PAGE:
Author: Idle Ink

For a Brighter Day by Mark McConville

Slender moments

Slender touch,

Blue eyes seeing red

A freckled face in the mirror

In a battered apartment room

Where tears are commonplace

Where aromas of sex and wine

Intertwine.

The Wastelander by Martin Webb

A single teardrop draws a bright line down the old man’s dust-smeared cheek. Its slow passage further marks a face weathered by time and toil. This dystopia, this burning Earth, has claimed his kin. It seems that now, finally, it is his turn to die.

Baker coughs, his raw throat screaming for relief. He’s on his knees, this once proud man, and the tear he sheds is not born of the pain or the humiliation that he’s being subjected to. It is for his friends, the two young travellers who not so long ago accompanied him, the two who were killed instantly by the band of raiders who’d ambushed them.

Dog Days by Kate Lunn-Pigula

The first week of the summer holidays was wonderful. I finally had some much-needed alone time, time to read books that I had accumulated since September. I lay down in my sunny garden with my dog, Fred. He’s half-Westie, half-poodle. A Westie-poo, the woman at the rescue place said when we bought him. He’s a mutt, said my now ex-partner.My ex didn’t like Fred.

My ex also didn’t like that I worked in a rough school. By rough, he meant “state”. He said I didn’t have enough ambition. I had ambition, I told him, I want to be a great teacher. I’d like more money, who wouldn’t?, but I was comfortable earning what I was on now. You need to get your life together, he said towards the end. I can’t go on living like this, as if we were destitute.

The Inner by Emily Harrison

He tells the customer on the other side of the counter that I’m “good to stand and look at when it’s quiet, helps pass the time.” He says it like it’s nothing and hands over the boxed-up pizza. The customer stifles a laugh, scuttling out the door with a reptilian backwards glance.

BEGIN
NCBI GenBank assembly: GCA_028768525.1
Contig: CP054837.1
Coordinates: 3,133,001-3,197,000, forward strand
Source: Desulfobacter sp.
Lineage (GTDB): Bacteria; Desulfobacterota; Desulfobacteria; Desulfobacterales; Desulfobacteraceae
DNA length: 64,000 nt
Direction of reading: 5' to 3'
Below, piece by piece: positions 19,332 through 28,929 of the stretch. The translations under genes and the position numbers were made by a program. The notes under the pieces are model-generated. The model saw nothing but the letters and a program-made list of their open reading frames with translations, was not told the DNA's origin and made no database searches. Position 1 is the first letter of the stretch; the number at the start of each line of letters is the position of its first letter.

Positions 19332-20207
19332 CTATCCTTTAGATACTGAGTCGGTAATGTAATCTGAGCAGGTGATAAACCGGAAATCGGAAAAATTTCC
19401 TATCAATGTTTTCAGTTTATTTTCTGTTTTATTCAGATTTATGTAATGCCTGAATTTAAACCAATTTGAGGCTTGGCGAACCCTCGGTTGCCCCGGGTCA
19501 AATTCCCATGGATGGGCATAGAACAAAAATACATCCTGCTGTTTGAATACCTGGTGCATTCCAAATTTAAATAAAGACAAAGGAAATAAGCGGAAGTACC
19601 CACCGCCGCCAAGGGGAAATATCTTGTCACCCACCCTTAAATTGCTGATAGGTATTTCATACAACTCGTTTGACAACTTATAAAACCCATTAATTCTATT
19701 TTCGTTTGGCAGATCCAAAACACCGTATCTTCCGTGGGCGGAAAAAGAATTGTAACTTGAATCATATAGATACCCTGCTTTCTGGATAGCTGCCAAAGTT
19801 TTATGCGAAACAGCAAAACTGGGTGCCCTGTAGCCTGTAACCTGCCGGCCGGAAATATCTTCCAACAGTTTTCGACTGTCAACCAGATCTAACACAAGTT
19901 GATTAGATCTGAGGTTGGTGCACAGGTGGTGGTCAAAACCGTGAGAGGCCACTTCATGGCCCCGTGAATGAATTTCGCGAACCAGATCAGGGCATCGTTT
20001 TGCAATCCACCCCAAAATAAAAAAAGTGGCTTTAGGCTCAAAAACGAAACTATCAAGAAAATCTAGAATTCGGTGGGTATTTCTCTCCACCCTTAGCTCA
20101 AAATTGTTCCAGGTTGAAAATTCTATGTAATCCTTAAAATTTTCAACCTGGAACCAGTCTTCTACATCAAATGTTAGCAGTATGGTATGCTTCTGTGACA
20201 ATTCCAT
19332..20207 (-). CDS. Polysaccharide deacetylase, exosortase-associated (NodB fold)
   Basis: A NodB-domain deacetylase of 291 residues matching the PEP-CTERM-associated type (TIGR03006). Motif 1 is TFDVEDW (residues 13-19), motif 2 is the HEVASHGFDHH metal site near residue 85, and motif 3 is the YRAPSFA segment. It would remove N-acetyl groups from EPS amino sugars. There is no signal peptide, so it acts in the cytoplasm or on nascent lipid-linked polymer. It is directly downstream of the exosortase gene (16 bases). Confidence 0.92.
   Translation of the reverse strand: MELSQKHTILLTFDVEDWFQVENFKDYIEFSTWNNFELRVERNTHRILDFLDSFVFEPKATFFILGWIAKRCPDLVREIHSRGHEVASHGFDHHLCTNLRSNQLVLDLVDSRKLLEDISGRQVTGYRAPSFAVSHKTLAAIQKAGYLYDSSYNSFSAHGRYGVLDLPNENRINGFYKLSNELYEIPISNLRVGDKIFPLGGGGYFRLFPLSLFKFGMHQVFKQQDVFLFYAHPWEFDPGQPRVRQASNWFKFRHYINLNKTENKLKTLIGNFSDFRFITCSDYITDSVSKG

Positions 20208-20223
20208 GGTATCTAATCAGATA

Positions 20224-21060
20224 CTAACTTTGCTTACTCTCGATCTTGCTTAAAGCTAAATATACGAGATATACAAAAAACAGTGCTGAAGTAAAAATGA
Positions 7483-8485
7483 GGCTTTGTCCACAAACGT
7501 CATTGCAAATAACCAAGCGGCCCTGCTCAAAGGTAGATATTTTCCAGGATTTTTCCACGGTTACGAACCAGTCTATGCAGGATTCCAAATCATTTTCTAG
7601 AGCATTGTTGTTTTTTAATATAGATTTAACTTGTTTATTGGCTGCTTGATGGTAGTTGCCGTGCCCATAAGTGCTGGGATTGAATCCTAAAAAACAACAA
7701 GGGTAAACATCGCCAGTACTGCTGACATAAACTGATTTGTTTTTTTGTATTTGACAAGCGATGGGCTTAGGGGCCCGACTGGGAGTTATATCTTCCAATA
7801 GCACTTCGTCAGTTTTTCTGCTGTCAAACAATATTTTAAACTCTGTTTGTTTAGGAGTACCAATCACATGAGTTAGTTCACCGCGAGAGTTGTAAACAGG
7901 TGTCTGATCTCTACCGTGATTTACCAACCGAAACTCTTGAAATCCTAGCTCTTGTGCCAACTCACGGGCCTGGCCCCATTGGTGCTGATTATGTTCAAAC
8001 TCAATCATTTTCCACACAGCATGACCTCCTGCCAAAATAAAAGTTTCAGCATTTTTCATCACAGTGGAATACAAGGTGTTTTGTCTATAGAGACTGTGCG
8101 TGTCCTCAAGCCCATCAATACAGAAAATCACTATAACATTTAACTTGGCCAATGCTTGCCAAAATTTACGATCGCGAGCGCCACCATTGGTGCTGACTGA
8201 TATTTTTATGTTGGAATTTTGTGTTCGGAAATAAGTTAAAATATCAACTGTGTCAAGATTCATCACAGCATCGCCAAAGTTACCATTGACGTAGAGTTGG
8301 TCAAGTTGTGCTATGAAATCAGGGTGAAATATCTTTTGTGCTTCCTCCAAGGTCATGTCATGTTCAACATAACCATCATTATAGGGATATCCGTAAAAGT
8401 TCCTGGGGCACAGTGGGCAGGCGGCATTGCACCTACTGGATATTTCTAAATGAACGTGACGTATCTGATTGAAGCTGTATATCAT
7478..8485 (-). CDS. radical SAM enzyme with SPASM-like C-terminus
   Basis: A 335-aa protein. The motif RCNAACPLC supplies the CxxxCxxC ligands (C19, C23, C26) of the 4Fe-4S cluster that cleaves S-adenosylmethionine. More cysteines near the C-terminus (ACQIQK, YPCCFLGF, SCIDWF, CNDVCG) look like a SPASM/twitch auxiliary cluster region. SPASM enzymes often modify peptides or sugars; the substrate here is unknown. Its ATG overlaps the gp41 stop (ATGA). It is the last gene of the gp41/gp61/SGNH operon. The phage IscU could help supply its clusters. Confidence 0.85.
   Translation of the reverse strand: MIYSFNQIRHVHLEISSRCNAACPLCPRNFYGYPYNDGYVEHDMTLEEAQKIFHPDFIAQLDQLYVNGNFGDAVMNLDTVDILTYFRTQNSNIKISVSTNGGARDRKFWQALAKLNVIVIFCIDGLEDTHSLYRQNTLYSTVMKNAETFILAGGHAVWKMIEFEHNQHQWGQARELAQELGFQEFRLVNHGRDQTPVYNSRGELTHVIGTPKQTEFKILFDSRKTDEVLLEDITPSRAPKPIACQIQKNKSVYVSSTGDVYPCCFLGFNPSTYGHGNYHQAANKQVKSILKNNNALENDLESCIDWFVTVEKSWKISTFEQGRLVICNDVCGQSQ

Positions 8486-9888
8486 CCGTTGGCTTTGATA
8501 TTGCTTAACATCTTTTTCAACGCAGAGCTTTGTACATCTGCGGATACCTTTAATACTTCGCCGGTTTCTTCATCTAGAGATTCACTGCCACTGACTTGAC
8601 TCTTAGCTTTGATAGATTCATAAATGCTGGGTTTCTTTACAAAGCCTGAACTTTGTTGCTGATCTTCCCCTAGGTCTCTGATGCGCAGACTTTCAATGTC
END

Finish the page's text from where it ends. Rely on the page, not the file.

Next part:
I stay still and silent. He turns to the ovens and lifts a stack of greased black trays towards the sink, dropping them in. The belt that pulls the pizzas through is still rotating.

INTERVIEW: Joseph Sale, writer and editor

Joseph Sale is a writer, editor, content-creator and writing coach. I first came to know him when he submitted a wonderful short story, “The Heaviness of All Things” to Idle Ink in 2018, and since then I’ve followed his work (and there’s a lot of it). In addition to working with The Writing Collective and STORGY Magazine, he’s written a slew of novels and offers his services as a writing coach and editor. He is, in short, many things all at once.

The Weary Malevolence of RuPaul by J.L. Corbett

Back in 2009, season one of a late-night reality show called RuPaul’s Drag Race first aired on cable television. It presented a familiar talent show format: each week, a group of drag queens competed in a zany challenge and the weakest amongst them faced off in a shared lip sync performance, which ended with one of them being instructed to sashay away from the competition. Ultimately, the final queen standing was crowned America’s Next Drag Superstar.

It was a fun show. The footage was fuzzy, the runway was rickety, and it was all a bit tongue-in-cheek, a send-up of its more serious contemporaries such as America’s Next Top Model and American Idol.